Nanosponges Can Block Effects of Drug-Resistant Bacteria, Animal Venom
Drug-resistant bacteria has become a looming threat for people in the public health sector. Because it is so difficult to find an appropriate treatment, the illnesses associated with the invaders often have a high mortality rate. Researchers from the University of California, San Diego have developed a nanosponge that may severely reduce the risk of such invaders, as well as others like snake venom.
According to MIT Technology Review, the researchers have created a nanomolecule that is cloaked in a red blood cell membrane. It targets toxins that kill red blood cells by poking their cell membranes. These toxins are released by many kinds of bacteria, including MRSA, which is released in hospitals and which kills a number of people each year, and certain animal toxins.
As The Los Angeles Times reports, the cloaking device allows the nanosponge to act as a decoy. The toxins try to attack the sponge, but instead are neutralized. Then the nanosponge is processed by the liver which, it appears, is unharmed by the sponge.
The nanosponges are much smaller than red blood cells, so one red blood cell membrane is able to cover 3,000 nanosponges. Because they are so small, they vastly outnumber red blood cells. That means that there is a much greater chance that the toxins will come into contact with the nanosponges and not the red blood cells.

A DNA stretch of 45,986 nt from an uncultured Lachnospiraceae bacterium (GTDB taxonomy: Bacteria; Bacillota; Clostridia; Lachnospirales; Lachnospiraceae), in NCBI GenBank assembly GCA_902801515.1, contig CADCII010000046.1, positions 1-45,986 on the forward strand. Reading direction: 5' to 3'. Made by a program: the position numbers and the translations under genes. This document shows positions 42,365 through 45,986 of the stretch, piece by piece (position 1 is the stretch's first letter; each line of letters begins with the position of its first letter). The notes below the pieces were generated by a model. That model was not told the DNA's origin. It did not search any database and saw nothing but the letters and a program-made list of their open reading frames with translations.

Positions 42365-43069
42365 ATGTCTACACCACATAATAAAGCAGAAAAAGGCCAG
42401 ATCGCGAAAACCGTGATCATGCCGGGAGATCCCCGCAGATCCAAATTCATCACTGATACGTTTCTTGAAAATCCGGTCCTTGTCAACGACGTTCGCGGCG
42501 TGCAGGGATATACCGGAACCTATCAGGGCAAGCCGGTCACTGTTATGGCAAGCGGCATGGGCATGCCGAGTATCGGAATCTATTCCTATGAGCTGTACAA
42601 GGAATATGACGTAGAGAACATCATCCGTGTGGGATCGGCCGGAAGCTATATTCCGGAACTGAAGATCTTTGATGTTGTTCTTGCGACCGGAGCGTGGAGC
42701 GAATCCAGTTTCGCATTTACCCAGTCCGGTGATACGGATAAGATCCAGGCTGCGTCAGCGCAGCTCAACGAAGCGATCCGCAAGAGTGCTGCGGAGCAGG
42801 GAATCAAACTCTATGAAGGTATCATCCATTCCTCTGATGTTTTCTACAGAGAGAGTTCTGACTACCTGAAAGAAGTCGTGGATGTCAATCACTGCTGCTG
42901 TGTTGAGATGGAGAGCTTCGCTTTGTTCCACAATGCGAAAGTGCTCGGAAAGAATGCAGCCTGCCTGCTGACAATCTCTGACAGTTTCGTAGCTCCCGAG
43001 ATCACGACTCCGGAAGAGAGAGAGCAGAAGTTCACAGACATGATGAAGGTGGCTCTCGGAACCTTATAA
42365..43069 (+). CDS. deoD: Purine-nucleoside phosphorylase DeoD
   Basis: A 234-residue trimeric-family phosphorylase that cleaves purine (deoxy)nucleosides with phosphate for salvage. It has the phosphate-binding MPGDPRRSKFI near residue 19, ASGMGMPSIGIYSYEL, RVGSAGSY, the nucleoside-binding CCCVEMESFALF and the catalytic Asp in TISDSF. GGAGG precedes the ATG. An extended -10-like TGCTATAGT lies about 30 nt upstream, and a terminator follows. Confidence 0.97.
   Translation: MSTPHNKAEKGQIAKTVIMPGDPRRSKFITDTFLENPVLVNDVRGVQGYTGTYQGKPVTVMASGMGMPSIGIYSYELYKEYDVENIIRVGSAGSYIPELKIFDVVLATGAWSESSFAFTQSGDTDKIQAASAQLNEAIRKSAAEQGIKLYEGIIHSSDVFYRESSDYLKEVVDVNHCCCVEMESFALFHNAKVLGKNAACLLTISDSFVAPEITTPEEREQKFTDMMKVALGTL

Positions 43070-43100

So far, the treatment has only been tested in mice, but the results have been encouraging. In mice who received the injections of the nanosponges prior to being infected with the toxins, 89 percent survived. However, the survival rate was not as strong for the mice who received injections of nanosponges after infection; 44 percent survived.
Regardless, the technology is exciting. Many other scientists have attempted to develop nanosponges, but their efforts targeted one invader at a time. "Instead of creating specific treatments for individual toxins, we are developing a platform that can neutralize toxins caused by a wide range of pathogens, including MRSA and other antibiotic-resistant bacteria," study author Liangfang Zang said.
The study was published in the monthly journal Nature Nanotechnology.